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Highlights of the 2014 Ohio Budget Bill Including Changes to the Homestead Law

03.11.15 written by

On June 30, 2013, Governor Kasich signed the Ohio Budget Bill.  The following are some of the significant tax changes in this new law:

  1. Decreases the personal income tax rate by 10% over the next three years;
  2. Implements a tiered minimum tax structure for the commercial activity tax;
  3. Increases the state-based sales and use tax rate from 5.5% to 5.75% and imposes sale and use tax on certain digital goods and magazine subscriptions; and
  4. Eliminates the state-paid 12.5% subsidy of the county and local property taxes, thereby affecting the homestead exemption on real estate property taxes. 

The focus of this Article will be on the changes to the homestead exemption law. 

The homestead exemption was initially established in 1971 and has been available to those individuals who have the opportunity to qualify and shield a part of their “homestead” (a dwelling and up to one acre) from real estate property taxation.  However, for a number of years, a number of senior citizens and disabled Ohioans were excluded because there were certain income limitations.  However, in 2007 these income limitations were removed.  Currently, the homestead exemption is available to all eligible homeowners, regardless of income.  These individuals have the opportunity to shield up to $25,000.00 of the market value of their residence from property taxation.  Specifically, that means that a home valued at $90,000 will be generally taxed as if it was a $65,000.00 home, thus saving approximately $400.00 per year in real estate taxes.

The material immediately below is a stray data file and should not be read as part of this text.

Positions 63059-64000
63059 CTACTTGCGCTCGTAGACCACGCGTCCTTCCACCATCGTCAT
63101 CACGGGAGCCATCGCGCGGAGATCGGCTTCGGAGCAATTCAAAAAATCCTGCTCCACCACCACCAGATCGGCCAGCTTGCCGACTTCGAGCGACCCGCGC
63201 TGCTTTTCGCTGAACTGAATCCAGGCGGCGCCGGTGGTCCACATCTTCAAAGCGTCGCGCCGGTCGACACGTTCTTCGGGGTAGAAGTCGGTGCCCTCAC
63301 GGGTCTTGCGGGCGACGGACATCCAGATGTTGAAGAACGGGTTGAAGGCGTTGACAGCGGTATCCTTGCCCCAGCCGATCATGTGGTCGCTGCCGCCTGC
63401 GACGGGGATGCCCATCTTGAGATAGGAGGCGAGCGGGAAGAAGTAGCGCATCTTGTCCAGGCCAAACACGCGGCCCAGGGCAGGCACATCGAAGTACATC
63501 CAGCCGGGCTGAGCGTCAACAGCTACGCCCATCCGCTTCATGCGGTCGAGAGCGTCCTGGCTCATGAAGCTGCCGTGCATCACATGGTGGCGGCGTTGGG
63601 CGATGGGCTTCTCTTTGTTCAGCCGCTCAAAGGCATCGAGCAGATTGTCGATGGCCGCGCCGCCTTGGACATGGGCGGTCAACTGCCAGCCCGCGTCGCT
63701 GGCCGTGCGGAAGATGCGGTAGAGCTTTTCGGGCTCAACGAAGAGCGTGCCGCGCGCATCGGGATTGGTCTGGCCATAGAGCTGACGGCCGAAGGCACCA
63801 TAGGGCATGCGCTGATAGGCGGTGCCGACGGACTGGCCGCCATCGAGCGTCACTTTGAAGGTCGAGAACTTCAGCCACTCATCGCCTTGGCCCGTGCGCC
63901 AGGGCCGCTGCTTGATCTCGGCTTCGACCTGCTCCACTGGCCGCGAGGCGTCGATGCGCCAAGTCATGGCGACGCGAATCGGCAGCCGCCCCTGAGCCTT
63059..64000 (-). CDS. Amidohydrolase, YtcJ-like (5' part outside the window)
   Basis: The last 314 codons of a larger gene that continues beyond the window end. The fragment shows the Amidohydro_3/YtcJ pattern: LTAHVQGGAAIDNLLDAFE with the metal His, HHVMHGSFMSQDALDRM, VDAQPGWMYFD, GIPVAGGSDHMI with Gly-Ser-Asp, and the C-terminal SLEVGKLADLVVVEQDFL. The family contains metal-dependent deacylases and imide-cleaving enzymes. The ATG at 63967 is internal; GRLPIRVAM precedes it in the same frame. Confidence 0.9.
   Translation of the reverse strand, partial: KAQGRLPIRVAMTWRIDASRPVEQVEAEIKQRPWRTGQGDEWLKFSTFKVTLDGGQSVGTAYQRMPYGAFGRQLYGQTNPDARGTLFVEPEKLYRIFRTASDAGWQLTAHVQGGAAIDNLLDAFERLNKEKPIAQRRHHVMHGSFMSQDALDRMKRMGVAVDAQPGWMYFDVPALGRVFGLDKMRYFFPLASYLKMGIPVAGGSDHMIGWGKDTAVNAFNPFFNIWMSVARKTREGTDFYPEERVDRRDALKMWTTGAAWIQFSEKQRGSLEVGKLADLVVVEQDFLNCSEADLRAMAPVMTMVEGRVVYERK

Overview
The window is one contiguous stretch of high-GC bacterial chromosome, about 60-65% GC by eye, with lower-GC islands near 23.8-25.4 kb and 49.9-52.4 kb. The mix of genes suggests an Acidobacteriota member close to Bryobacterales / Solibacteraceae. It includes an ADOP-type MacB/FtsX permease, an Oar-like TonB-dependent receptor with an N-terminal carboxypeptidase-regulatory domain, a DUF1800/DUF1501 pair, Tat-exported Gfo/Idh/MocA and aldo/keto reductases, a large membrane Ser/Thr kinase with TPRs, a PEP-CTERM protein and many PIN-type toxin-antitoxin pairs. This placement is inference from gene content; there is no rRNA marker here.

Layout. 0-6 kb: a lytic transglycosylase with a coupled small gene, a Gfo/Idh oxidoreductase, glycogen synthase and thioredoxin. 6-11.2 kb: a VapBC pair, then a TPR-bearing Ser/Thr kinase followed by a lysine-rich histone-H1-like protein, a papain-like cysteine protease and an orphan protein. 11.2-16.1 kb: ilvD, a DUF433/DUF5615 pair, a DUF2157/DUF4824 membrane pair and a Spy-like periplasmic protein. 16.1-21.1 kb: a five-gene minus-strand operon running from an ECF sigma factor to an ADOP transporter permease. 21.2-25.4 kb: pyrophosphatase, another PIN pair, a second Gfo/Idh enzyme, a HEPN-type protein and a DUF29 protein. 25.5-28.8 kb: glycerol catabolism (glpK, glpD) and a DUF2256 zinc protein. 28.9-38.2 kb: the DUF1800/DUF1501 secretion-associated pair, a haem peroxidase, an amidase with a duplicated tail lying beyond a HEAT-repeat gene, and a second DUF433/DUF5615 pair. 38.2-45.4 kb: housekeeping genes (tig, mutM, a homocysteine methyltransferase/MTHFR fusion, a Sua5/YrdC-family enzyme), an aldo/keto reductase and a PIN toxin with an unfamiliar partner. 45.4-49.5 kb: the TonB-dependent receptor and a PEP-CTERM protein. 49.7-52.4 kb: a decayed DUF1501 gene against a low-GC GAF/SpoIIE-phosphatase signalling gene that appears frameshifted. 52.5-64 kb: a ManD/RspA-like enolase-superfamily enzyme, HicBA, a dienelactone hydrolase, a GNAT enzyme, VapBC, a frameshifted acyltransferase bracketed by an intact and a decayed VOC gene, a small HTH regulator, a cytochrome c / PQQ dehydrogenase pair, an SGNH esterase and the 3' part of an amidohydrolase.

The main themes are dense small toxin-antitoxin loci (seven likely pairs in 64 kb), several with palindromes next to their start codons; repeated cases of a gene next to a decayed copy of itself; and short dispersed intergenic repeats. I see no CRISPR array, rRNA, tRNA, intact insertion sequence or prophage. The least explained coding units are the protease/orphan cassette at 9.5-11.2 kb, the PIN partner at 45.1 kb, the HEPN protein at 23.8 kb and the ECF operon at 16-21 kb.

The current homestead exemption is available to all homeowners 65 and older and all totally and permanently disabled homeowners.  These individuals must apply to their local County Auditor in order to take advantage of the homestead exemption.  Applications are permitted to be submitted in any year after the first Monday in January, and on or before the first Monday in June. 

However, with the passing of the 2014 budget bill, for all property tax levies passed in 2014 and forward, the State will no longer subsidize 12.5% of the levy.  That means that for tax years 2014 and forward, only individuals with a total income of less than $30,000.00 may apply for Ohio’s homestead exemption.  For those individuals who already have the homestead exemption in place, they should not lose their exemption due to a high-income level.  However, the change in the law will affect new applicants for the homestead exemption. 

Therefore, if you are currently 65 or older or disabled, and are not currently receiving the homestead exemption, I suggest that a good planning opportunity exists for you to apply for the homestead exemption to get in before the change in the new law.  You should submit this application as soon as possible to the County Auditor in order to receive this homestead exemption under the current law and be grandfathered going forward.  In addition, if you are a married couple and one of the spouses is currently 65 or over or disabled, you should consider transferring your homestead into the qualifying spouse’s name in order to obtain the homestead exemption.  However, since each family is different, you should evaluate your situation in order to determine whether this transfer should occur.

If you have any questions regarding this homestead exemption matter, please do not hesitate to contact your local County Auditor or local estate planning, attorney.

NOTE: This general summary of the law should not be used to solve individual problems since slight changes in the fact situation may require a material variance in the applicable legal advice.

James F. Contini II, Esq.
Certified Specialist in Estate Planning,
Trust & Probate Law by the OSBA
Krugliak, Wilkins, Griffiths & Dougherty Co., LPA
158 North Broadway
New Philadelphia, Ohio 44663
Phone:  330-364-3472
Fax:  330-602-3187